The Red's last Whitelaw Cup came in 2010. Last year's team fell to Princeton in a semifinal upset.

Boris Tsang / Sun Photography Editor

The Red's last Whitelaw Cup came in 2010. Last year's team fell to Princeton in a semifinal upset.

March 20, 2019

COTTON | After Nearly a Decade, It’s Time for an ECAC Title

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Cornell men’s hockey is as storied a program as just about any out there. The Red has multiple national championships to its name and a record 12 ECAC postseason championships as well. For the last three seasons, Cornell has spent considerable time in the national top 10 and has consistently competed with the best that college hockey has to offer.

One thing stands out, though: it’s been almost ten years since the Red has hoisted the elusive Whitelaw Cup as conference champs. Needing just two more victories to reclaim the title, now’s the time for Cornell hockey to get it done.

Winning the ECAC is no easy task. There are some teams in the conference that have yet to do so, and only about half of the 12 members have won a championship in the last 20 years.

But Cornell is no ordinary program. Aside from its 12 titles and passionate fan base, the team’s goal each and every year is plain and simple: be the last one standing in Lake Placid come March (not to mention make a run in the NCAA tournament). With that in mind, a decade without a title would be quite a disappointment.

Despite not winning it all, the team has played exceptionally for the majority of the last three seasons. Losing fewer than 10 games in each, head coach Mike Schafer ’86 has kept his group in the conversation for best team in the nation. Last year, the Red (albeit briefly) spent time as the No. 1 team in the country but faltered once the postseason came along. The prior year’s group was one game away from the Whitelaw Cup but was beaten by a tough Harvard team in the finals. The current team is arguably as strong as either of those and finds itself right where it wants to be: just two games away.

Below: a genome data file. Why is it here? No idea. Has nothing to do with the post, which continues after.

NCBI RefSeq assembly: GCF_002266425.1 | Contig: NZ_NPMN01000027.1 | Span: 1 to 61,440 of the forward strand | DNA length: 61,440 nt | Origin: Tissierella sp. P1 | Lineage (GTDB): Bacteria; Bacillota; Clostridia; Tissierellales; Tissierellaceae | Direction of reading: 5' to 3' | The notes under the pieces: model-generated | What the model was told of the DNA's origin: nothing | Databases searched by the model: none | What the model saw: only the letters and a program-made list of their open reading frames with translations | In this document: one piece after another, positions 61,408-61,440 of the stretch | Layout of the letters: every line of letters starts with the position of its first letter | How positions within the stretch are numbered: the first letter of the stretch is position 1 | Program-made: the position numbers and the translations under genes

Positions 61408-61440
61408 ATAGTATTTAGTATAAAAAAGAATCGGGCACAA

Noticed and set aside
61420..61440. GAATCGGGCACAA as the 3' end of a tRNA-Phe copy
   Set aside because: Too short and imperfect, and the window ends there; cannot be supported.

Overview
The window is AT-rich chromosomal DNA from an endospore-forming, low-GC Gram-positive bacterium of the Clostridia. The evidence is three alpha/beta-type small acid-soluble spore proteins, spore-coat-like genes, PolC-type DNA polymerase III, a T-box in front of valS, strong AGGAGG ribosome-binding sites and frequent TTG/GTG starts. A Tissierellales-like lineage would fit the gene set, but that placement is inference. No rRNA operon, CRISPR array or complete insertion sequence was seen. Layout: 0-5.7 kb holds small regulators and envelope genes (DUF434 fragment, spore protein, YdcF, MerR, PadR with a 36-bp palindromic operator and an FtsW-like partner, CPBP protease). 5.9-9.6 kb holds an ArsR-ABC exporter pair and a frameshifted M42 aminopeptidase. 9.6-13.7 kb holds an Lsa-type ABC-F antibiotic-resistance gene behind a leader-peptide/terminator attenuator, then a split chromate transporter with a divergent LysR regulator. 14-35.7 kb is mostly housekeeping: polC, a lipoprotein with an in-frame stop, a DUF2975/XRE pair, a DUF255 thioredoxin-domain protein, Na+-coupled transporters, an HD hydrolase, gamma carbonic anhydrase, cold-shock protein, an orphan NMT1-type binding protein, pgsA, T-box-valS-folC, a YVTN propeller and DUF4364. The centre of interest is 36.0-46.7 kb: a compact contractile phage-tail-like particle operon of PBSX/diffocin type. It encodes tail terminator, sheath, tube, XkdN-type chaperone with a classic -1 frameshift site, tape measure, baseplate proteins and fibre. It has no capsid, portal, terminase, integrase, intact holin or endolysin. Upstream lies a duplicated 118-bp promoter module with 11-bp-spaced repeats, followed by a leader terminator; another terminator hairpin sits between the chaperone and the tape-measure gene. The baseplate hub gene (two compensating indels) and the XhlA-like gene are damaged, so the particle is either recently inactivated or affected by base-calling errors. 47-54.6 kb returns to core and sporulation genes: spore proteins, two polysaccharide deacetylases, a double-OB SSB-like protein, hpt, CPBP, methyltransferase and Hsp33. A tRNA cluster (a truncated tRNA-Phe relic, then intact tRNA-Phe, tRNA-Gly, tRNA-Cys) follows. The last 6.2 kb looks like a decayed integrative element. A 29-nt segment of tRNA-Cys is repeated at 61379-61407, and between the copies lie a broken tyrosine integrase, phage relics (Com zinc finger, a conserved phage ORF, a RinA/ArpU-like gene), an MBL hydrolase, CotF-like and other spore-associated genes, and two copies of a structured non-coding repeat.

Not only is Cornell in the conference semifinals, it actually caught a massive break. Somehow, someway, Brown swept top-seeded Quinnipiac on the road, punching its ticket to Lake Placid and setting up a Friday afternoon showdown with Cornell.

The Bears have certainly gotten hot at the right time, but Cornell has to be pleased with this matchup. Aside from a disastrous 53 seconds — in which the team allowed three goals and gave away a comfortable lead to tie 3-3 — Cornell outplayed Brown in both of its matchups and is, for all intents and purposes, the better hockey team.

If Cornell can get past Brown, it will face the winner of Clarkson-Harvard Saturday night in the championship. Of course, neither of these matchups would be easy, but the Red has bested both potential opponents. After losing to Harvard at Madison Square Garden back in November, the Red rebounded to top the Crimson two times in a row. As for Clarkson, Cornell is 1-0-1 against the Golden Knights this season.

At this stage in the tournament, you have to be prepared for quality opponents. It’s very simple: If Cornell does not play its best hockey, it won’t win the title no matter whom it faces. But not having to go through Quinnipiac undoubtedly makes the road an easier one. Cornell proved it could compete with the Bobcats, too, but was winless in two tries and would have been the underdog in round three. That’s one less thing to worry about.

So there you have it. Cornell finds itself as the top remaining seed among a field of tough but beatable opponents. The Red’s play was less than flawless against Union last weekend, but the team found a way to get it done. The at-times dominant powerplay could use some work, and sophomore goalie Matt Galajda has to play his best, but both are more than plausible.

Last season, Cornell was the heavy semifinal favorite against Princeton but lost to the eventual champions — the same could certainly happen this year against an upstart Brown team.

But it’s been almost a decade. And if not now, when?